Traditionally, marketing and PR professionals have had very different functions within organisations. Yet, with the advent of social media, the silos separating the roles have been well and truly taken down.
Only a decade ago, consumers had few opportunities to comment publicly about a company. Now, thanks to the immediacy and ubiquity of Facebook and Twitter, niche influence of blogs and damning permanence of online reviews, consumers hold most, if not all, of the power. Therefore a step up in strategy is required and the one-time preserve of well-versed PR departments, marketing teams and even sales and customer service departments, are now representing brands and effectively acting as official spokespeople.
Bearing in mind that the role of PR is as much about keeping certain items out of the public domain as winning column inches and page views, this can be problematic. Maintaining goodwill, establishing mutual understanding and satisfying customers has become and will remain the responsibilities of both PR professionals and marketers. When a complaint, compliment or question is posed on social media, your own platforms or a third-party blog, it needs to ping both marketers’ and PR professionals’ radars.
Therefore, if the modern PR professional is to survive in a world where other departments are constantly stamping on their toes, their role must evolve.
We Are The Media
The media landscape is changing. Traditional print and broadcast media outlets no longer have the monopoly over the distribution of news and opinion. While they will undoubtedly remain extremely important mass communication channels, they are increasingly being influenced by social media channels and citizen journalists.
News stories break on social media first. Journalists more often than not take the role of middlemen, redistributing content that is first featured on social media. Social media then comes back into the mix, amplifying and increasing the reach of this repackaged ‘news’. In many respects, social media is the media and traditional media outlets play only a small part in the story.
What’s more, as newsrooms trim staff, the PR industry reacts by relying on content marketing to reach audiences who now consult Google more often than their regional paper. For many brands, this owned media allows for direct communication with prospects, customers and even journalists and bloggers.
Owned media has become a crowded space, though; meaningful competition for consumer and media attention is stiff. A recent WriterAccess survey shows that more than 90 per cent of brands use blog posts, social media, infographics and other platforms to get noticed.
It is no longer a game of pumping out high quantities of press releases. It has to do with creating high-quality and ‘snackable’ content that people can consume on the platform of their choice.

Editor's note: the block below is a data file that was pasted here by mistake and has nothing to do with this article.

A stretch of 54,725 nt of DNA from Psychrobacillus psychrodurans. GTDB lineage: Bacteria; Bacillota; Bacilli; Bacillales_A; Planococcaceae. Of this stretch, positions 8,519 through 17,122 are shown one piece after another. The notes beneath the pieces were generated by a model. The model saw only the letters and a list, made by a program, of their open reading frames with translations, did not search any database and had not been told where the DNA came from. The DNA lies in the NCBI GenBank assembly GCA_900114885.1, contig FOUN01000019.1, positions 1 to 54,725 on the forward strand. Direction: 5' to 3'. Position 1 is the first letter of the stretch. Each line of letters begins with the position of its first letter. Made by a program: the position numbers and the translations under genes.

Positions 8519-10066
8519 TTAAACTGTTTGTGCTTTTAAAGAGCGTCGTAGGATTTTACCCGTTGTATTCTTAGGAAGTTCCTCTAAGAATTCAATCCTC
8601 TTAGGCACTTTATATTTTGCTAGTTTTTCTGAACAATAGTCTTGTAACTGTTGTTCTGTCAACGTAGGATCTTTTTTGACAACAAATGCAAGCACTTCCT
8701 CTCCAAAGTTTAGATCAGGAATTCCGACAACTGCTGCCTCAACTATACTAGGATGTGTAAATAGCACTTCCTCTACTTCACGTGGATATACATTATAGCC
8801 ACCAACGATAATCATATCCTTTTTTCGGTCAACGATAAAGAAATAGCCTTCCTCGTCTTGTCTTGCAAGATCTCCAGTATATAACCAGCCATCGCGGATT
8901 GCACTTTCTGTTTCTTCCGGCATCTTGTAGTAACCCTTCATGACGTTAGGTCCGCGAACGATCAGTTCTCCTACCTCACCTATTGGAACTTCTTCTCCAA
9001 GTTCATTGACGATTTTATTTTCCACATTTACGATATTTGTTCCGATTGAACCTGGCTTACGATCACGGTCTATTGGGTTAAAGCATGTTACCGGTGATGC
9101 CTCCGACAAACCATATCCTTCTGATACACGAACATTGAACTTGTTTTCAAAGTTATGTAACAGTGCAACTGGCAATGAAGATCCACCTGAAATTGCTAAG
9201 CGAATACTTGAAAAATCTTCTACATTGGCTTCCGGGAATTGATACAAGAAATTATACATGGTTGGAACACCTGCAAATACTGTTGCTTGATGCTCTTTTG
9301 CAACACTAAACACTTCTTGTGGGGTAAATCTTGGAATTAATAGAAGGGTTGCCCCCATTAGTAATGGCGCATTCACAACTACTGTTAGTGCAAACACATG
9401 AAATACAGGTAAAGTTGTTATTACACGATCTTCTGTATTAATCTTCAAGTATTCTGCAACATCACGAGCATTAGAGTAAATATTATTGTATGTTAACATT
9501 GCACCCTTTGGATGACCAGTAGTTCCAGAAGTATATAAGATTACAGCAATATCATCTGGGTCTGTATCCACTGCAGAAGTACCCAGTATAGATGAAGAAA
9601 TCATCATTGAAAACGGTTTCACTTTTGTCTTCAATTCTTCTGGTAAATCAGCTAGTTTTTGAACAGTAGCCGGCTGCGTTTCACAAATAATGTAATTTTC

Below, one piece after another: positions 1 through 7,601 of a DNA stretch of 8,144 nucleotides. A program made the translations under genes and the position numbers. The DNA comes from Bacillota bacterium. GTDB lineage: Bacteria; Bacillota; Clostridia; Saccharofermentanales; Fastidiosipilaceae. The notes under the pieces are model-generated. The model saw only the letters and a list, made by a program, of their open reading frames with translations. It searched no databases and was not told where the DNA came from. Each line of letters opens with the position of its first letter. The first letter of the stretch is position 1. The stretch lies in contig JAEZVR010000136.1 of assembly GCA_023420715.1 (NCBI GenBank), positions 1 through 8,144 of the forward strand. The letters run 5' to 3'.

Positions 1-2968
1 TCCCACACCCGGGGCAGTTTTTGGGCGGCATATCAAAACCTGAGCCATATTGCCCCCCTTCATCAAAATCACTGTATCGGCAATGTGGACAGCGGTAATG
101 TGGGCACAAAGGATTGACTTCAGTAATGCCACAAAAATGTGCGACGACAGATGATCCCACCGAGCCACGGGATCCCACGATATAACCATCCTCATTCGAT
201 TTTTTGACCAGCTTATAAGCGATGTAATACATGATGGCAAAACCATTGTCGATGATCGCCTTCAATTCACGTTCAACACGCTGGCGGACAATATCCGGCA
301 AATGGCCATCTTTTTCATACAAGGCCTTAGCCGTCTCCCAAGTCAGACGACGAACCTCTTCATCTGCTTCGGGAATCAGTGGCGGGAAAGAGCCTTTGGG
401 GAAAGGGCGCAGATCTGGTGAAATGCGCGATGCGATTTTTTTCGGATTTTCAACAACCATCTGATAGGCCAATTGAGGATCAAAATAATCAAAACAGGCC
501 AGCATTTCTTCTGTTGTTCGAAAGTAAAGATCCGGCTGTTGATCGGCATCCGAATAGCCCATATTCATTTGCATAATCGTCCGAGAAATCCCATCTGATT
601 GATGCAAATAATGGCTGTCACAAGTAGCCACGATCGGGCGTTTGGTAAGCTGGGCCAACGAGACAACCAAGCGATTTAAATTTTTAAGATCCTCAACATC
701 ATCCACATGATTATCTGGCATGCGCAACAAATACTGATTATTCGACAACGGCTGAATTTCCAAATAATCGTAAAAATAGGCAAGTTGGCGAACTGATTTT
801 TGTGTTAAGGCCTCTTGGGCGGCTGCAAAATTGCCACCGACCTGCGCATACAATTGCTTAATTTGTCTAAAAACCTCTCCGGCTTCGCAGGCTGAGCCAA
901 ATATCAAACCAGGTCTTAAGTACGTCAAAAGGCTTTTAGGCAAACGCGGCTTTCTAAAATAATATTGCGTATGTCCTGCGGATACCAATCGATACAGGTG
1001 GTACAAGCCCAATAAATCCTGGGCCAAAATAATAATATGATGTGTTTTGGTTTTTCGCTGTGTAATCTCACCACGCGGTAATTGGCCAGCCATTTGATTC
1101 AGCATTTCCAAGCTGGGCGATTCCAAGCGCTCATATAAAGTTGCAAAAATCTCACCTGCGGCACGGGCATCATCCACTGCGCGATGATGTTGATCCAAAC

The production of superior content requires more resources and intelligent promotion, both reasons that PR and marketing should continue to collaborate.
This means that successful PR and marketing professionals have to spend as much time looking inwards, maintaining relationships within their own organisation, as well as maintaining their traditional media relationships.
Modern PR is as much about understanding, managing and influencing conversations between your organisation’s various departments and the public. In this respect you can think of PR (amongst its other functions) as a vital partner to the marketing team (or other departments) where social media activity might sit.
Big brother approach vs being Big Brother
Just as PR has traditionally briefed and finessed its media contacts, it must now take the time to build and police solid social media policies, monitor exactly what is being said about its organisation on the social web and steer conversations.
This doesn’t mean taking an Orwellian approach to communication. In fact, in this socially enabled age, the more voices talking openly about your brand the better. As people buy from people they like, it is important to develop a human face for your organisation with which people can relate. This means encouraging people in other departments to speak out on your company’s behalf. It also means training people how to react when conversations do not go in the right way. Think like a big brother helping a sibling and not Big Brother dictating behaviour.
Agility is key. A negative comment can spread like wildfire and because there is no editorial quality control on social media, it can cause an even bigger headache than traditional bad press.
The new PR
While the basic tenets of PR have not changed (it’s about managing relationships), the areas in which your PR team operates and the speed it must move at have changed. And because PR’s influence is encroaching on other territories and vice-versa, it must be given credit as well as take responsibility for its results.
This means being judged on your organisation’s sales efforts and customer retention figures, as well as general sentiment towards your brand and the value of column inches won by your efforts.
Change is good
This might represent a significant learning curve for some PR traditionalists. But change is good for the industry. Social media will continue to disrupt the PR, marketing and sales landscape and those PR professionals who are not willing to adapt may not survive. Those who embrace the challenge, however, will thrive and be recognised for their efforts to enhance their organisation’s bottom lines as well as their reputations.
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